Tag Archives: medicine

Why I’m not jumping on the turmeric bandwagon

Screenshot from 2018-09-10 09:43:50

 

In a faraway land, the native people have been using X root(or fruit, or spice) as a fountain of youth, the ultimate cure-all, and as an energy-booster for thousands of years. It has been recently “discovered” by western science, and its medicinal effects have been supposedly verified by scientific research. The list of health benefits is almost endless, and it is now taken as a supplement, put in lattes, teas, juices, face-masks, lotions, in practically everything! And one ever gets old or gets cancer again.

This sounds like turmeric, doesn’t it? Well of course it does! But it’s also the same exact trajectory for every other amazing “superfood” or exotic herb from the past 30 years. I remember when it was green tea, then goji berries, then countless other things. Now turmeric has taken center-stage.

Does it live up to the hype? Preliminary research does show turmeric has some anti-inflammatory effects — but so do a million other things. It’s also an antioxidant, but antioxidants as disease-preventers has been almost entirely discredited.

I admit I tried turmeric a bunch of times many years ago, and noticed no benefit, unless you call upset stomach a benefit. I really don’t have any use for it, except when enjoying spicy south Asian cuisine. While I frequently experience inflammation from all the running I do, that’s the body’s natural response to stress and muscle damage. The soreness and inflammation I often experience is well within the range of normal and so I just let the process take its course. “Lack of turmeric” is not a known medical or athletic condition.

However, many athletes regularly take turmeric for it’s anti-inflammatory effects to help speed recovery. It’s possible it actually is helpful for some athletes, and people with certain inflammatory medical conditions, but as I said before I mainly experience an upset stomach after taking turmeric.

Except for some epidemiological studies, there aren’t that many long-term placebo-controlled studies on turmeric and general health and turmeric and athletic performance. We don’t know what kind of side effects turmeric could cause when regularly taken in medicinal amounts(keep in mind that curcumin, the main medicinal chemical in turmeric is very poorly absorbed by the body). In this case I think it’s just best to leave well enough alone and not over-complicate my health and fitness regimen with something that may be useless or potentially harmful(though it’s unlikely to kill anyone). If you want to continue using it, great, but at least know all the relevant facts and please consult a health professional in case of contraindications.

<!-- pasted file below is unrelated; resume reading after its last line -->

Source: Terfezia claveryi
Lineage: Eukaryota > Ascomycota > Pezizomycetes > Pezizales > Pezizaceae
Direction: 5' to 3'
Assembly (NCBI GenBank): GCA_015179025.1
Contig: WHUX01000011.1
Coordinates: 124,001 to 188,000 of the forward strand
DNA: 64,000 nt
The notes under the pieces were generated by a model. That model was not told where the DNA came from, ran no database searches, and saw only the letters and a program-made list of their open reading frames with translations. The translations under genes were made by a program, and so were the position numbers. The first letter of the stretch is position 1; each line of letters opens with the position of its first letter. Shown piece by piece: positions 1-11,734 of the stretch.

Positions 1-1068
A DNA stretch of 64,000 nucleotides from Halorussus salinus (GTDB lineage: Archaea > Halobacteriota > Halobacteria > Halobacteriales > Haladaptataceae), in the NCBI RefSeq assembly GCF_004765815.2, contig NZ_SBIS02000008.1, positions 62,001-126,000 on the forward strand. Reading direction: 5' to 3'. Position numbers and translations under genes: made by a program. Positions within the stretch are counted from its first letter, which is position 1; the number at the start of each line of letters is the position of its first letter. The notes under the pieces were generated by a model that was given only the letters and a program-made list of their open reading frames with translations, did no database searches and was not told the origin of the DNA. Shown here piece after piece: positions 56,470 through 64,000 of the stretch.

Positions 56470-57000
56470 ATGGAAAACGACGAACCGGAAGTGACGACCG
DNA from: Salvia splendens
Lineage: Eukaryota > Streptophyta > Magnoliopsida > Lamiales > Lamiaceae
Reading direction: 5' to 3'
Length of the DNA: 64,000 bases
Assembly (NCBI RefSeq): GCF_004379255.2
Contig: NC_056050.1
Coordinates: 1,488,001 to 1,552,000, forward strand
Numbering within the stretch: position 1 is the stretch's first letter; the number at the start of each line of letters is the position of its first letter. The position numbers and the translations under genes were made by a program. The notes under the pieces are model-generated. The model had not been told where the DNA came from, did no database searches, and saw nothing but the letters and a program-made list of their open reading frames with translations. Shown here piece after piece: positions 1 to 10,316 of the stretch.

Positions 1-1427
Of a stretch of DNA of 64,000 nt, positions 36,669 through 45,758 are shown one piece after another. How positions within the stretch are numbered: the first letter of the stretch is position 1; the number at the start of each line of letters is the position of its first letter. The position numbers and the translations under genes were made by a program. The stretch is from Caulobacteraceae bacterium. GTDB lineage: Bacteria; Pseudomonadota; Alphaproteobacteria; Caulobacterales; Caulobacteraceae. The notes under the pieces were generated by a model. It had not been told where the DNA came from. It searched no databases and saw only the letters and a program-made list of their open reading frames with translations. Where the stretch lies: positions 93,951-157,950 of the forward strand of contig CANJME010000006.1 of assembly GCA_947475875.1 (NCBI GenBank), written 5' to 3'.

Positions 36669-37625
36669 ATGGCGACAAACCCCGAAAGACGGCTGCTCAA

Related articles:

Turmeric: Tasty in Curry, Questionable as Medicine

Turmeric May Not Be a Miracle Spice After All

Curcumin: A Review of Its’ Effects on Human Health

Parkinson’s Disease and physical activity

Parkinson’s disease is a disorder of the central nervous system that slowly leads to almost total loss of motor function. At later stages, it can lead to dementia. The ultimate cause of this disease is not known, though genetics and exposure to toxins appears to play an important role. The proximate cause appears to be an accumulation of proteins in certain neurons, and lack of dopamine in the parts of the brain responsible for movement. “The discovery of dopamine deficiency in the parkinsonian brain” by Dr. O. Hornykiewicz gives a detailed account of how scientists unearthed the link between dopamine deficiency and Parkinson’s disease.

Parkinson’s disease is currently incurable, but it can be treated in its early stages by drugs and other interventions. As time goes by, and the disease progresses, these drugs become less effective. At more advanced stages, doctors may implant electrodes in the brain to provide “deep brain stimulation”, but not everyone responds well to such treatments.

Placement of an electrode into the brain. From Wikipedia.

Placement of an electrode into the brain. From Wikipedia.

There are of course other, less invasive ways to stimulate the brain to slow down the progression of the disease. According to research done by Rose MH, Løkkegaard A, Sonne-Holm S, Jensen BR, at the University of Copenhagen, high-intensity locomotor training can greatly improve Parkinson’s symptoms. Similar research conducted by Cakit BD, Saracoglu M, Genc H, Erdem HR, Inan L., at Ankara Education and Research Hospital, Turkey, show treadmill training can improve mobility in Parkinson’s patients, and reduce their fear of falling.

So it appears that regular exercise in the early stages of Parkinson’s can slow down the disease’s progression, with or without medication. David H. Blatt, M.D., who is himself a Parkinson’s sufferer and runs the website, Exerciseforparkinsons.com, recommends regular exercise to treat Parkinson’s, especially learning how to juggle. In his own words:

I believe that by practicing juggling I have substantially slowed the progression of my Parkinson’s disease. Juggling stimulates the brain – it forces the brain to quickly process complex, sensory input and then it forces the brain to direct muscles to move quickly in a complex, coordinated manner.

He has many inspiring videos on his website which demonstrate the benefits of his approach. Juggling and exercise may prevent other neurological conditions besides Parkinson’s, as my previous post demonstrated. I would love to see some studies to see if and how juggling helps Parkinson’s patients. As time goes by, the list of benefits of juggling and exercise in general continues to grow.